Pros And Consequences Of Global Poverty

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American entrepreneur and writer Adam Braun (2015) argues that “global poverty is a complex web of interlinked problems and there is no one ‘silver bullet’ that will solve global inequality.” Though the roots and consequences of this issue have long been the subject of academic research, its growing character has found no remedy from a large basket of interventions offered by the majority of economists, who do agree that a complex of measures should be proposed. (written by Nadya and Nastya) One of the approaches for both developed and developing countries is the progressive taxation system. For instance, economist Tony Addison (2014) suggests “a top rate of 65 percent rate on the top 1 percent of incomes”. The major reason why it might bring about a transformation is that it would make the post-tax income distribution less uneven. This system also would provide care for low-income groups through raising budget revenue to finance public expenditures, such as transfer payments, health and education spendings that would bolster equality, both economic and social. Addressing the challenge of income inequality, an emphasis should be simultaneously placed on the distribution of wages and capital income because, according to Ingrid Woolard et al. (2015), fiscal redistribution is unlikely to remedy the situation entirely. (written by Kira)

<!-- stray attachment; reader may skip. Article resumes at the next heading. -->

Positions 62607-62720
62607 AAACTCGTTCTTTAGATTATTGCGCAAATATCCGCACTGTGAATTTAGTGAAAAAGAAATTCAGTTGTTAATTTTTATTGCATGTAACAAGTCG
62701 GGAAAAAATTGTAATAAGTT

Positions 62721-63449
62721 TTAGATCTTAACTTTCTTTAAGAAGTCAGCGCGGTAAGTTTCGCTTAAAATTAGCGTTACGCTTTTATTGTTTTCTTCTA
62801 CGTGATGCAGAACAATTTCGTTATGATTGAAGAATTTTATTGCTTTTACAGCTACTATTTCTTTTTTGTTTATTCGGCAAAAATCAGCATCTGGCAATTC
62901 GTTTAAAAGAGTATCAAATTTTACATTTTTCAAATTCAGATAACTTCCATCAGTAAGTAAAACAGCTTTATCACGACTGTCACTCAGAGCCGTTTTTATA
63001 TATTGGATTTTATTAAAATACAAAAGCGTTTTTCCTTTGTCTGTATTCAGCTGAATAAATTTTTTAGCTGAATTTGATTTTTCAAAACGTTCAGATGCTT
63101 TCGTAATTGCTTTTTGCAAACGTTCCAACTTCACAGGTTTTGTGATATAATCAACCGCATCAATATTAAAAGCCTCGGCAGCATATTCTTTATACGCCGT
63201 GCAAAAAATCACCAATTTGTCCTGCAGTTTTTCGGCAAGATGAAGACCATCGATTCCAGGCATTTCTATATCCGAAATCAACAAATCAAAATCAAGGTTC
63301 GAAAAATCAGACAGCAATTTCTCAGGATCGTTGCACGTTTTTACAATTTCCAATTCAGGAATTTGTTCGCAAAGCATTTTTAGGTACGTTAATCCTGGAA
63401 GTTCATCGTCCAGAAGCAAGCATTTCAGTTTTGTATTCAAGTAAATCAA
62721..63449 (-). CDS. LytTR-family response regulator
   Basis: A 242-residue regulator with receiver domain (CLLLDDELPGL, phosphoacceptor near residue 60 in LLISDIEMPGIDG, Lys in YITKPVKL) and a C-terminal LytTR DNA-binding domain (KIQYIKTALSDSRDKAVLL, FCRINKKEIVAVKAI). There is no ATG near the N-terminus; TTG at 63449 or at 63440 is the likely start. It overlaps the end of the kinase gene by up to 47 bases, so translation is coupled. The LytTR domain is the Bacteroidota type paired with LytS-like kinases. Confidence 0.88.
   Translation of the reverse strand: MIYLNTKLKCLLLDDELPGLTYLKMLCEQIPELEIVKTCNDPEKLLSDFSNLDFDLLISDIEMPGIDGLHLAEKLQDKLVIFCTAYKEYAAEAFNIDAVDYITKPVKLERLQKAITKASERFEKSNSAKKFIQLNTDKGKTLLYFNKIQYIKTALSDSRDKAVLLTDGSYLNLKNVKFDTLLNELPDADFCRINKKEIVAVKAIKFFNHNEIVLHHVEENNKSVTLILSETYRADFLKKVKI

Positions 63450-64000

On a wider scale, hopes are put on the global trade, benefitting both importers and exporters - normally poorer countries. Thus, as

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